Abductor Pollicis Longus Muscle – Anatomy, Nerve Supply

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Abductor Pollicis Longus Muscle (APL) is the tendon of the first extensor compartment of the wrist. It helps in movement and stabilization of the thumb. Multiple tendinous insertions of APL has been reported by many authors. The anatomical variation may remain asymptomatic or may present with painful conditions like de Quervain tenosynovitis (DQT)., The treatment of such conditions in severe cases involves either an injection therapy or surgical decompression of the first extensor compartment. Causes of treatment failure in DQT can be due to the variations in the anatomy tendons of the APL.,The other clinical implications of multiple tendinous slips insertion of APL is its association with first carpometacarpal arthritis or subluxation and its use as a tendon graft.It seems essential to understand the anatomic variation of APL by the orthopedic surgeons as it has been associated with many orthopedic conditions. This cadaveric study was designed to look for tendinous variations of APL in the Indian population.

Structure of Abductor Pollicis Longus Muscle

The abductor pollicis longus lies immediately below the supinator and is sometimes united with it. It arises from the lateral part of the dorsal surface of the body of the ulna below the insertion of the anconeus, from the interosseous membrane, and from the middle third of the dorsal surface of the body of the radius.[rx]

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Passing obliquely downward and lateralward, it ends in a tendon, which runs through a groove on the lateral side of the lower end of the radius, accompanied by the tendon of the extensor pollicis brevis.[rx]

The insertion is divided into a distal, superficial part and a proximal, deep part. The superficial part is inserted with one or more tendons into the radial side of the base of the first metacarpal bone, and the deep part is variably inserted into the trapezium, the joint capsule and its ligaments, and into the belly of abductor pollicis brevis (APB) or opponens pollicis.[rx]

Origin and Insertion of Abductor Pollicis Longus Muscle

Abductor pollicis longus originates from the posterior surface of the proximal half of the radius, ulna and intervening interosseous membrane. The site of origin is located just inferior to the insertion of the anconeus muscle. From here, the muscle courses inferolateral towards the radial side of the hand, becoming more superficial as it enters the distal third of the forearm.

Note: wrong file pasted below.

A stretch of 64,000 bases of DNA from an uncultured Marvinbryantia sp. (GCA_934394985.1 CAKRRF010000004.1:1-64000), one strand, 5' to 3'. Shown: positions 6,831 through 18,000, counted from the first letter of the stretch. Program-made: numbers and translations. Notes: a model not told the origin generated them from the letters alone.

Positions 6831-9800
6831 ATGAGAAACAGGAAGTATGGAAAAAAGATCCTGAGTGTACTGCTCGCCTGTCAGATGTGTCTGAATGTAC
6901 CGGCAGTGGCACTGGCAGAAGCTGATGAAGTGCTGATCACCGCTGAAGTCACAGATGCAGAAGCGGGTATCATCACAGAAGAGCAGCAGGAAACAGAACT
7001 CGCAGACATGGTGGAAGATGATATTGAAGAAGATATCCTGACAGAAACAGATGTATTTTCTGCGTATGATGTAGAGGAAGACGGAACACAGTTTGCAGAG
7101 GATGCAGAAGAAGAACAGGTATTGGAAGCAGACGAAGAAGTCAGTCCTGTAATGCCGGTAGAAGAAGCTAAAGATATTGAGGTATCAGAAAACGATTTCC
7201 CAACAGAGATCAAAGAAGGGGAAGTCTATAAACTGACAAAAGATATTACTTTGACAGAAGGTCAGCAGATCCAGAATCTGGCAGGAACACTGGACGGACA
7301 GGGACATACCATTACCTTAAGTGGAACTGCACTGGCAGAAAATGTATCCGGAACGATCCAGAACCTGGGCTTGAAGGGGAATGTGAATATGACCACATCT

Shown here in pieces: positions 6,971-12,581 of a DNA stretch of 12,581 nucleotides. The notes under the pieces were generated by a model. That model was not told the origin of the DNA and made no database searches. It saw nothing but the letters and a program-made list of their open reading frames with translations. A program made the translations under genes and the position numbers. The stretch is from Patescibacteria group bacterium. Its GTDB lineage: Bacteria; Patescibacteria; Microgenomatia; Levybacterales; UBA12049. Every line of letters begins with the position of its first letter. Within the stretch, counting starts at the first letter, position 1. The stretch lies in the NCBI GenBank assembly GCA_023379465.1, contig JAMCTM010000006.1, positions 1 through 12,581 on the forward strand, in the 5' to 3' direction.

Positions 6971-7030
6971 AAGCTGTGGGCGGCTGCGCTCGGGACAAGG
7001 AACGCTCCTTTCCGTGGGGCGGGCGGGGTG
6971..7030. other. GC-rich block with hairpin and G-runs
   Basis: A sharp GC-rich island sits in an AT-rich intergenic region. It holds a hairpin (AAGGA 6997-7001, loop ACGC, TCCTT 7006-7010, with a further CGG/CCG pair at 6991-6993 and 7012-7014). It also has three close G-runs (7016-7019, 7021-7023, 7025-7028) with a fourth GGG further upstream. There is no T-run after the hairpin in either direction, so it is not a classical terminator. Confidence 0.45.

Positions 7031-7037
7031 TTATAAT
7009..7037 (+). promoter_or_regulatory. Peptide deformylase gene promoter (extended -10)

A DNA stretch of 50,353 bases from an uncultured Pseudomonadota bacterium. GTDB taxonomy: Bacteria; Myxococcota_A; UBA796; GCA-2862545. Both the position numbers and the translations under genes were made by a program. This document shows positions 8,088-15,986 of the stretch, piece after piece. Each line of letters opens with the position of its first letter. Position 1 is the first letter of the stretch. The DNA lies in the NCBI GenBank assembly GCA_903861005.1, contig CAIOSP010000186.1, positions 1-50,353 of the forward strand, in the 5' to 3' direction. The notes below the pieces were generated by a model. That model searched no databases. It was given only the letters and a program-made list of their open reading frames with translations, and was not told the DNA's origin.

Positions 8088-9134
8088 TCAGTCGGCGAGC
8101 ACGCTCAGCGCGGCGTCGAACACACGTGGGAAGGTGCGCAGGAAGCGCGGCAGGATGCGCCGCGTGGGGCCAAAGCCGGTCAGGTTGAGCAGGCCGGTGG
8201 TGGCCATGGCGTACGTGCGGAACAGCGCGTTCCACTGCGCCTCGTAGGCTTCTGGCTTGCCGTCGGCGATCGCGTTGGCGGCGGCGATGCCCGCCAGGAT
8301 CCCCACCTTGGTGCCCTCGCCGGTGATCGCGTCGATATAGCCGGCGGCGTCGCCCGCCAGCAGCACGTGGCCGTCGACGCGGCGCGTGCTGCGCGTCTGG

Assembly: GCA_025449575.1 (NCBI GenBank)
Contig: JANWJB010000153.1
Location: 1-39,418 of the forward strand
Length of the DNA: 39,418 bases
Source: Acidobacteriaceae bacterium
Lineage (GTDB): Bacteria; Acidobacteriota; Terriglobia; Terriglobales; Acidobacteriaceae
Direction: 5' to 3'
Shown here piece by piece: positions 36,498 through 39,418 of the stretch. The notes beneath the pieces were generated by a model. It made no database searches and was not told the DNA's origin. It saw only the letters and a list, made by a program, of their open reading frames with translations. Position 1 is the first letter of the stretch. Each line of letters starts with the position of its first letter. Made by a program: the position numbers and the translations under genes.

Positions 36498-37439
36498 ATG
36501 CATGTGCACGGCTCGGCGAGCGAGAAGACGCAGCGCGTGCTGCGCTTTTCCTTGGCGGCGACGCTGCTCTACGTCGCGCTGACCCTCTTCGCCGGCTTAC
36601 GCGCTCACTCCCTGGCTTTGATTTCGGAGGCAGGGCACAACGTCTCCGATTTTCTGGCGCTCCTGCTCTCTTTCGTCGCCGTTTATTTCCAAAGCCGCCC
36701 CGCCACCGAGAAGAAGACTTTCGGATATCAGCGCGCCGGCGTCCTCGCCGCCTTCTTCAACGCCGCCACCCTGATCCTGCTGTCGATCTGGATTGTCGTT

Just proximal to the wrist, the muscle gives off a narrow tendon. This tendon passes through a groove carved on the lateral surface of the distal end of the radius, where it is joined by the tendon of extensor pollicis brevis muscle.

Abductor pollicis longus tendon then passes beneath the extensor retinaculum. In doing so, it traverses the first dorsal (extensor) compartment of the retinacular space. Once inside the dorsum of the hand, the tendon splits into two slips that insert onto the base of first metacarpal and trapezium bones, respectively. Some fibers may also insert into surrounding structures; opponents pollicis, abductor pollicis brevis and the fascia of the thenar eminence.

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Nerve Supply of Abductor Pollicis Longus

The abductor pollicis longus muscle is innervated by the posterior interosseous nerve, which is a continuation of the deep branch of the radial nerve after it passes through the supinator muscle. The posterior interosseous nerve is derived from spinal segments C7 & C8.[rx]

Abductor pollicis longus is innervated by the posterior interosseous nerve (C7, C8), which is a continuation of the deep branch of the radial nerve. The radial nerve is a branch of the posterior cord of the brachial plexus.

Blood Supply of Abductor Pollicis Longus

Abductor pollicis longus is supplied by the posterior interosseous artery.[rx]

Blood supply to the abductor pollicis longus muscle comes from the interosseous branches of the ulnar artery;

  • The proximal part of the muscle is supplied by the lateral branch of the posterior interosseous artery.
  • The distal part is vascularised by a perforating branch of the anterior interosseous artery.

The Function of Abductor Pollicis Longus

The chief action of abductor pollicis longus is to abduct the thumb at the carpometacarpal joint, thereby moving the thumb anteriorly. It also assists in extending and rotating the thumb.[rx]

By its continued action it helps to abduct the wrist (radial deviation) and flex the hand.[rx]

The APL insertion on the trapezium and the APB origin on the same bone is the only connection between the thumb’s intrinsic and extrinsic muscles.[rx] As the thumb is brought into action, these two muscles must coordinate to keep the trapezium stable in the carpus,[rx] which is important for the proper functioning of the thumb (i.e. precision and power grip.)[rx]

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References

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